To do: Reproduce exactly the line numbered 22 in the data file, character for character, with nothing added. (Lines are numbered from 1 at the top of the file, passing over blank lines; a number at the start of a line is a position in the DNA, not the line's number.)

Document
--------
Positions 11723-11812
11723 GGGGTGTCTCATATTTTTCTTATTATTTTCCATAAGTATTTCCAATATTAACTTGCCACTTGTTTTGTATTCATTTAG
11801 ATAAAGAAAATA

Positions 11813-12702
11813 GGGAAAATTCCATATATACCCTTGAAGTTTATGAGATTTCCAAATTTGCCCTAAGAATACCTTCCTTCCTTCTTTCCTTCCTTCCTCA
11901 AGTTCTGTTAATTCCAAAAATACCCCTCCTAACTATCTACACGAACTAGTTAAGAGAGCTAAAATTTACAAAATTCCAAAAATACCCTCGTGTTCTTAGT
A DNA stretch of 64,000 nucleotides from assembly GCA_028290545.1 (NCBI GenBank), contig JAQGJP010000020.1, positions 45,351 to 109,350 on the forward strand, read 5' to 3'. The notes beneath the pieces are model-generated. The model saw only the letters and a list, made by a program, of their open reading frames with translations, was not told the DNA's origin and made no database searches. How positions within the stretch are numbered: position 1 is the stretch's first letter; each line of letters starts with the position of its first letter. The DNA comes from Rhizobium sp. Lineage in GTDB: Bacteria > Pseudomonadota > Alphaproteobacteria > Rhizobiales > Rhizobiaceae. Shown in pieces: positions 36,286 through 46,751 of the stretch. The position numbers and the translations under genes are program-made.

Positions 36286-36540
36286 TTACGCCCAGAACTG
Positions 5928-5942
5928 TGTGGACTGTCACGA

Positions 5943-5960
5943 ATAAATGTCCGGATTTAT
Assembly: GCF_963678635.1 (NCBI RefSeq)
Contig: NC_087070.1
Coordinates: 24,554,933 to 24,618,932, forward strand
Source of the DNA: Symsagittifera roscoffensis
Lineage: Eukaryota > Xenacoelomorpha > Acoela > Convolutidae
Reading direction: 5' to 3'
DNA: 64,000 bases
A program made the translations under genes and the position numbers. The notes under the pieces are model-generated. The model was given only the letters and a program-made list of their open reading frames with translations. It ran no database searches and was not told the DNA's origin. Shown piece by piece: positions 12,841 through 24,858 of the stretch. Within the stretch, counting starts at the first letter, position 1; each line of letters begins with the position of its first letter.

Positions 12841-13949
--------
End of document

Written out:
Positions 12841-13949